6. The device of claim 1, wherein the thermochromic first layer includes microencapsulated cholesteric liquid crystals.

7. The device of claim 6, wherein the thermochromic first layer includes a plurality of formulations of liquid crystals.

8. The device of claim 7, wherein the each of the plurality of formulations has a bandwidth of between approximately 1° C. and approximately 20° C.

9. The device of claim 1, wherein the thermochromic first layer responds to radiofrequency energy over a temperature range of approximately 50° C. to approximately 110° C.

10. A device for testing radiofrequency ablation therapies comprising: a layered polyacrylamide gel mimicking body tissue, including a substantially transparent first layer having a first surface and a second surface; a thermochromic second layer having a first surface and including thermochromic microencapsulated cholesteric crystals that change color in response to radiofrequency energy over a temperature range of approximately 50° C. to approximately 110° C.; a substantially opaque third layer having a first surface and providing contrast to the second layer, the second layer being between the first and third layers; and an energy application surface comprising the first surface of each of the first, second, and third layers, the width of the thermochromic second layer being between approximately 0.5 mm to approximately 1.5 mm as measured on the energy application surface, the width being substantially constant throughout the thermochromic second layer.

11. The device of claim 10, wherein the second and third layers each have a width of between approximately 15 mm and approximately 20 mm as measured on each of the first surfaces of the second and third layers.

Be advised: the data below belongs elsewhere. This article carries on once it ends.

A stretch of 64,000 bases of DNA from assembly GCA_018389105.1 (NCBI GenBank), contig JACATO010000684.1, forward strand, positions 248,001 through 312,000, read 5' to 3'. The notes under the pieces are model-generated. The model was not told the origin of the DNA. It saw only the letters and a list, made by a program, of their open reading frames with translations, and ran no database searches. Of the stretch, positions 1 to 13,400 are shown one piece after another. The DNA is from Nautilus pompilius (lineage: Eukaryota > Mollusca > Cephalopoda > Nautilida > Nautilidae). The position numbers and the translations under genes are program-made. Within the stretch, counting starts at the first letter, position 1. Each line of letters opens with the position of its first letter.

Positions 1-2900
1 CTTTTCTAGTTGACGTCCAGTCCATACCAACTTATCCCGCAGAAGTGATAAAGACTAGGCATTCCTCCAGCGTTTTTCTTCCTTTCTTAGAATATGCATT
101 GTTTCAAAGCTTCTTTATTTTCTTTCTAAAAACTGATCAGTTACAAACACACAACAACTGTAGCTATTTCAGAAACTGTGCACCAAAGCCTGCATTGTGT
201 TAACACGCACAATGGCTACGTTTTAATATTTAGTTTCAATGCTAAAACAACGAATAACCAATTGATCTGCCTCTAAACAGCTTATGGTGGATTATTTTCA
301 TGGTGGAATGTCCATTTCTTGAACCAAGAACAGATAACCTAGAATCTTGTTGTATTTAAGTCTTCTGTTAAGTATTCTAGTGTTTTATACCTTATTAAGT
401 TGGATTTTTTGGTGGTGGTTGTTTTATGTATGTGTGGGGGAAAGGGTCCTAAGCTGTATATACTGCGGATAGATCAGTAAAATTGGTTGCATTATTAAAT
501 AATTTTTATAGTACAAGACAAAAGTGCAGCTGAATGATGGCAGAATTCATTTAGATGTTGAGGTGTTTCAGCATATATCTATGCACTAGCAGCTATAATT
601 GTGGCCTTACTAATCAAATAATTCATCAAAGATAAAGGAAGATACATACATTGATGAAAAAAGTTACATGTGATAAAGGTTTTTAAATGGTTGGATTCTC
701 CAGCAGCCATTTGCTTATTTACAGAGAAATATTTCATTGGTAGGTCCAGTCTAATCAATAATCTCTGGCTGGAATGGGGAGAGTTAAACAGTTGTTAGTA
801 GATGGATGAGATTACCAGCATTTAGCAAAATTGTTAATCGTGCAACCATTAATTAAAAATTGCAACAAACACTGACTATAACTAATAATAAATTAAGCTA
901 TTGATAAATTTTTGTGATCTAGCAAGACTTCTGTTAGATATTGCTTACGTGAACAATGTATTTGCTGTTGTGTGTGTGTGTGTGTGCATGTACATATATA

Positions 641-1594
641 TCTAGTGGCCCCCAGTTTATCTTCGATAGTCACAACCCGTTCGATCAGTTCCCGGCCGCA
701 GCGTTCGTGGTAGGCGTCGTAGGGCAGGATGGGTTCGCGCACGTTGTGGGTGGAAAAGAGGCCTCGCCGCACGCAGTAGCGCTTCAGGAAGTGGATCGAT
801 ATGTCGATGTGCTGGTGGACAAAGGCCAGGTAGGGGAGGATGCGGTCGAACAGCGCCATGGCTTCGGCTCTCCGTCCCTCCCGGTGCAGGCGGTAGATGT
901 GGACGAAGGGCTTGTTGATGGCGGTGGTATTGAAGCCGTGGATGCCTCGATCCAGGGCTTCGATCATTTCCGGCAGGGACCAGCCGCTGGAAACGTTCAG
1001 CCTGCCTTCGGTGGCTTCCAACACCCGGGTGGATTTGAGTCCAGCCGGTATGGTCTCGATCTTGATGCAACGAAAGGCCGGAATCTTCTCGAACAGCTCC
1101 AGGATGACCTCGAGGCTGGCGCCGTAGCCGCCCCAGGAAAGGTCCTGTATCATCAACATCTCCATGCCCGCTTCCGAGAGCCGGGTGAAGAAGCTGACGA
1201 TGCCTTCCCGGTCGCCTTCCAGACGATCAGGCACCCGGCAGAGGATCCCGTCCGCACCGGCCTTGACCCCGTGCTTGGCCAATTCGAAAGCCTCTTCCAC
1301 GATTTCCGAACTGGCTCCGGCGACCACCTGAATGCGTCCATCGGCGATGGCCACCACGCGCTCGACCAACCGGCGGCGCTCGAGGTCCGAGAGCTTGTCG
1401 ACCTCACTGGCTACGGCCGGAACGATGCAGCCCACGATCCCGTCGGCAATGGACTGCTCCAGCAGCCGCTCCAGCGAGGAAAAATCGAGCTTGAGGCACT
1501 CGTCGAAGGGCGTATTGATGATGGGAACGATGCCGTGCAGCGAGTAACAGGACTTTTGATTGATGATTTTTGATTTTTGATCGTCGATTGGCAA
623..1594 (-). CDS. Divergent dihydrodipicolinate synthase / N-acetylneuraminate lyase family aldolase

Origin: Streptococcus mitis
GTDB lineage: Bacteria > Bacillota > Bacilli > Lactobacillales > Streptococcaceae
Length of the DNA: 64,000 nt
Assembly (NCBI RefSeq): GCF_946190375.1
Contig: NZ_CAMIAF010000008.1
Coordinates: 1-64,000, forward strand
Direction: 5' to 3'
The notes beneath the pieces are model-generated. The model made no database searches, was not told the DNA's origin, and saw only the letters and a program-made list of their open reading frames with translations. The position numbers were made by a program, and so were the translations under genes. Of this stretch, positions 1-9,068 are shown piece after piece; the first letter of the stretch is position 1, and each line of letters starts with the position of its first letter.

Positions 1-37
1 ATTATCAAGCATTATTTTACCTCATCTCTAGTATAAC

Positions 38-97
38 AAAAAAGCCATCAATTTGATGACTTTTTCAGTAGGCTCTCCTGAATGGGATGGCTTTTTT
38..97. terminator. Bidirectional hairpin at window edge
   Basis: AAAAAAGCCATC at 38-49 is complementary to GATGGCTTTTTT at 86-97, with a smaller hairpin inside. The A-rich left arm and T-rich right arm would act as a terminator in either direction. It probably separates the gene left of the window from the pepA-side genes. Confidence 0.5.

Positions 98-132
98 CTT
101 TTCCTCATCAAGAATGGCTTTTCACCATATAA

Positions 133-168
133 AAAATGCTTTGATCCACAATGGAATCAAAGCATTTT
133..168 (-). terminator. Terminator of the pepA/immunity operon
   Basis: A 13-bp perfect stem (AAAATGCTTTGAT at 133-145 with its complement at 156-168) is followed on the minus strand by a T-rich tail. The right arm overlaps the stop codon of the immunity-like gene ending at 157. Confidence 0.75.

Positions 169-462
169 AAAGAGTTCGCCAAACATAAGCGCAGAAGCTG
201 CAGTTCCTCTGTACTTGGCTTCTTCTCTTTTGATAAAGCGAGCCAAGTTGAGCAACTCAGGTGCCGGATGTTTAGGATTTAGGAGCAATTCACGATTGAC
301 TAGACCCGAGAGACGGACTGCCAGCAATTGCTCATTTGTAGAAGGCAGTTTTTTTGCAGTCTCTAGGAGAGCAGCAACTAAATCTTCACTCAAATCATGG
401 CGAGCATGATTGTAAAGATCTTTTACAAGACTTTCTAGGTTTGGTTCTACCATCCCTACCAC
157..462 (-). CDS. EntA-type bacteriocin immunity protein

12. A method of testing radiofrequency ablation devices comprising: providing a substance mimicking mammalian tissue, the substance having: a substantially transparent first layer having a first surface and a second surface; a thermochromic second layer having a first surface and including thermochromic material that changes color in response to contact with an activated ablation device; a substantially opaque third layer having a first surface and being suitable for providing contrast to the second layer, the second layer being between the first and third layers, the first surface of the substantially transparent first layer, the first surface of the thermochromic second layer, and the first surface of the substantially opaque third layer together comprising an energy application surface; providing an ablation device; activating the ablation device and placing the device in contact with energy application surface; observing through the second surface of the substantially transparent first layer the color changes in the second thermochromic layer; and determining whether to adjust parameters of the ablation device based on the color changes.

13. The method of claim 12, furthering including: providing a tank containing a volume of electrically conductive fluid; providing a fluid flow chamber in fluid communication with the tank and including a pump for circulating the fluid between the tank and the flow chamber; placing the substance within the tank so that at least the first surface of the thermochromic second layer is submerged within the fluid; providing a camera having a telecentric lens and being positioned in visual communication with the second surface of the substantially transparent first layer; placing an activated ablation device in contact with at least the first surface of the thermochromic second layer; and visualizing color changes in the thermochromic second layer through the second surface of the substantially transparent first layer using the lens of the camera.